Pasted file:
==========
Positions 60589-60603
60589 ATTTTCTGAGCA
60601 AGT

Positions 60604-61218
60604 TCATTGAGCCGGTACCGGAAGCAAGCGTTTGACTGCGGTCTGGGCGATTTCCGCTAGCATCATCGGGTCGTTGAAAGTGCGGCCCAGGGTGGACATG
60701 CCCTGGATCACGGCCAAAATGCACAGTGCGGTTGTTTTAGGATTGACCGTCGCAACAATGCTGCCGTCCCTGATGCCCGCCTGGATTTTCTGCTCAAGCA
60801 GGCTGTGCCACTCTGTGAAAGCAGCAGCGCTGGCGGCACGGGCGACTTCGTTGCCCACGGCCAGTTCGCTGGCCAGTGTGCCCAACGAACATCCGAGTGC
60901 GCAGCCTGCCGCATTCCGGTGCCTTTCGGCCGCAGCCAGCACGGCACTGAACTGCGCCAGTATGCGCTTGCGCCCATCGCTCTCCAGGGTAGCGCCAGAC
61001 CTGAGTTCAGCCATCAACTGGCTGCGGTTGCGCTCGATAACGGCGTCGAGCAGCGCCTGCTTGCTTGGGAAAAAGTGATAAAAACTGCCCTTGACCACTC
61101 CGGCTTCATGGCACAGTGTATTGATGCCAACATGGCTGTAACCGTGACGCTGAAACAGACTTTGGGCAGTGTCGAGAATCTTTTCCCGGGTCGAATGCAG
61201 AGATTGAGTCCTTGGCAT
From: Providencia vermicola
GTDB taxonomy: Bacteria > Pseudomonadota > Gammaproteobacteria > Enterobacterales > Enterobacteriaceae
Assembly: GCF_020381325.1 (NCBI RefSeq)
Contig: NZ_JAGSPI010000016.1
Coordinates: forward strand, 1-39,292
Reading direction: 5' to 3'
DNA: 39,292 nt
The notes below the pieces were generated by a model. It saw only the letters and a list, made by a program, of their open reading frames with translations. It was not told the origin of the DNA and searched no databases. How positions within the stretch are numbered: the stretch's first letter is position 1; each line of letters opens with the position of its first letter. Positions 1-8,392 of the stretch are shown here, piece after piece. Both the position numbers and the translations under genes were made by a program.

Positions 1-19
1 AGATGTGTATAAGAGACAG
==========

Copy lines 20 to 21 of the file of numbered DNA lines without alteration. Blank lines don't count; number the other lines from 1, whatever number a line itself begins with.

Positions 1-19
1 AGATGTGTATAAGAGACAG